We understand from research that there are rules in the Highway Code over the use of powered wheelchairs and mobility scooters, in section 36 to 46, and these include rules for use both on pavements and roads. The trouble is with no written test to ensure users have read and understood these, and no practical test either to ensure competent use, the public are in danger of accidents and injuries. Of course accidents can still happen after someone has took a test, but at least it could reduce the risk, as at present there is no such test required.
As the law stands at present anyone can currently purchase a scooter regardless of mental ability, but of course in some cases mental ability and reactions could be impaired such as if someone is suffering from dementia, or even reduced sight. Surely this is wrong.
The current rules in the Highway Code advise of speed and awareness, but without this being enforced or tested, it is in effect just guidelines. There are countless examples of accidents we could quote here, you only need to look on line for such examples, but to enforce the importance of this issue we will detail some examples here.
A piece printed in the Daily Express on Friday 20th July 2018. The family of a former soldier, who died after crashing his mobility scooter, have described the lack of regulation governing the sale and use of scooters as scandalous. William Peaking from Derby suffered from Alzheimer’s disease drove his mobility scooter across a busy road without stopping or looking and was hit by a car. He died 10 months later, and his family were calling for action because although his driving license was taking away from him in 2014 there was nothing stopping him from purchasing a scooter, no medical questions asked if anything. His family tried but could not stop him driving it. His daughter-in-law, on the day she was granted daily living allowance as she had been declared registered blind, was given leaflets on getting around including information on mobility scooters. In the case of this man, the coroner found that although his accident was 10 months before he passed away, it was a contributing factor, and the Assistant Coroner promised to write to the Transport Secretary asking for a change in the law and also for certain medical checks to be carried out to access ability to be able to drive such a vehicle. They are not toys and can cause danger.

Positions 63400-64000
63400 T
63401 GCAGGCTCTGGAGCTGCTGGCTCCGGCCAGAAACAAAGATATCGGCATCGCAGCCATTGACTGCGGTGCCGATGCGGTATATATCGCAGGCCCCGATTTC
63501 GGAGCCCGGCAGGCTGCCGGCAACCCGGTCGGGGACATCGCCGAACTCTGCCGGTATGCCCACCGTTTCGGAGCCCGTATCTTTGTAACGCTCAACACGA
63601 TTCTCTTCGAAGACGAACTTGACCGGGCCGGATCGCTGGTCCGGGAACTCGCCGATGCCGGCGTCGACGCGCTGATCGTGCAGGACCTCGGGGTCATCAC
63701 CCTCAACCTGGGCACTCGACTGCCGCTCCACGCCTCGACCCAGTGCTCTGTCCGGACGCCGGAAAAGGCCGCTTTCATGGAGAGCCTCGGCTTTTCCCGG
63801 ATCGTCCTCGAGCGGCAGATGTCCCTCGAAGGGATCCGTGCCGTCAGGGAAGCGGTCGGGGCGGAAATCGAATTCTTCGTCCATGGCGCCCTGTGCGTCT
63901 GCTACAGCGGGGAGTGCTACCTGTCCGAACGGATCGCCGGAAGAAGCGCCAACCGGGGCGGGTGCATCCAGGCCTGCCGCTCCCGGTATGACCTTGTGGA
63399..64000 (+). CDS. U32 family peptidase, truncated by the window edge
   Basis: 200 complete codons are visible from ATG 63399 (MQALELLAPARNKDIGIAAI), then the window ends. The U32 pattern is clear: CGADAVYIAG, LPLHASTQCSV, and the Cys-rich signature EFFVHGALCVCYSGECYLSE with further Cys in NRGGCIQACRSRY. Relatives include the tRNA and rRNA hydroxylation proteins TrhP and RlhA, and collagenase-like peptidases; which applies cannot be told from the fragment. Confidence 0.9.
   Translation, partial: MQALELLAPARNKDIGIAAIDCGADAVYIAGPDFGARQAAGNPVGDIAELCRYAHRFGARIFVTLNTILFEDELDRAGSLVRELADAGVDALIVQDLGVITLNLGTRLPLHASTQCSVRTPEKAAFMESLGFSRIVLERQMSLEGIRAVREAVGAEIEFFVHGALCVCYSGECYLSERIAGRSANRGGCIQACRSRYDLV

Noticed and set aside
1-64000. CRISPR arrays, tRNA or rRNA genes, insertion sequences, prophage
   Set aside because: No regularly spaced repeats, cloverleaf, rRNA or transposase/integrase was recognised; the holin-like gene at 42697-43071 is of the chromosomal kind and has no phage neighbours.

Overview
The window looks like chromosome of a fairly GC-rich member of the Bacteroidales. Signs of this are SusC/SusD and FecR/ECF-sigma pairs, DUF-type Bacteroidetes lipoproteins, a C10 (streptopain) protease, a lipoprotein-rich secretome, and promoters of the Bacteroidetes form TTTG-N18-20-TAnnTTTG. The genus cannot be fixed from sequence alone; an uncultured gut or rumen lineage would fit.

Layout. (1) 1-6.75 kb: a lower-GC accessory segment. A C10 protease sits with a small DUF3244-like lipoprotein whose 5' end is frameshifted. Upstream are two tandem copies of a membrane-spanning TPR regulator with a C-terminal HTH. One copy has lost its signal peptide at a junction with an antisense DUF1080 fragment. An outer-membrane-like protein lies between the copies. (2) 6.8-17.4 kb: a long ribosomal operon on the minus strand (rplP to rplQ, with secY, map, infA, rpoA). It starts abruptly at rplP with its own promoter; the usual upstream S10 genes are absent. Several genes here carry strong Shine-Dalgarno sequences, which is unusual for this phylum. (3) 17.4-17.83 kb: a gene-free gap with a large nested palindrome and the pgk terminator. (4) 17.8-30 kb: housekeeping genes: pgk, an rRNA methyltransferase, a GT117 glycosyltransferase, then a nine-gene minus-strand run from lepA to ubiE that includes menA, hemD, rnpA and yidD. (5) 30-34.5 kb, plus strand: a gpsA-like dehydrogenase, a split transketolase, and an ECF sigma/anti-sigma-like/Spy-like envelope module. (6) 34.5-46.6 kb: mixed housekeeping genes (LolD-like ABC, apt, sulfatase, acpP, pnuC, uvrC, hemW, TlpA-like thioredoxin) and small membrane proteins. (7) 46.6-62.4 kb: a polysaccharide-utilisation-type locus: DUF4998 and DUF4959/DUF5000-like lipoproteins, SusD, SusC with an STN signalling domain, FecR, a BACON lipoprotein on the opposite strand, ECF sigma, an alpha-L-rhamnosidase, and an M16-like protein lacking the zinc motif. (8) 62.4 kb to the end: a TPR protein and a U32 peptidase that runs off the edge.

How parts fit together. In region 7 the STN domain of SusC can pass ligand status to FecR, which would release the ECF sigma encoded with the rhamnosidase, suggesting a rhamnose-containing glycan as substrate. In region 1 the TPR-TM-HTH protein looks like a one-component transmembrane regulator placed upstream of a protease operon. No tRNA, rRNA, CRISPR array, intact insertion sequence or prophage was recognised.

Reply from:- Clint D’Souza – Minister for Transport Representative on behalf of Road User Licensing, Insurance and Safety Division
You raise some concerns about the issue of mobility scooter safety for people with Alzheimer’s, dementia or other mental issues. Mobility vehicle users are encouraged to have an assessment with a dealer or supplier before acquiring a vehicle and to take training in their use. The law does not require people to provide proof that they have a physical defect or disability in order to qualify to use a mobility scooter.
It is strongly recommended that those who intend to use a mobility scooter avail themselves of existing advice and training and that they take out insurance cover. Creating a consistent, reliable mobility scooter policy which balances the interests of all road users continues to be a challenge. The department has no current plans to mandate the training, registration or insurance of mobility scooters, but it is committed to ensuring that users of mobility scooters and powered wheelchairs remain safe, mobile and independent.
The department has developed a comprehensive guide for users of mobility scooters and powered wheelchairs, including legal requirements, eyesight requirements and relevant Highway Code information. It is available to view at: https://www.gov.uk/mobility-scooters-and-powered-wheelchairs-rules.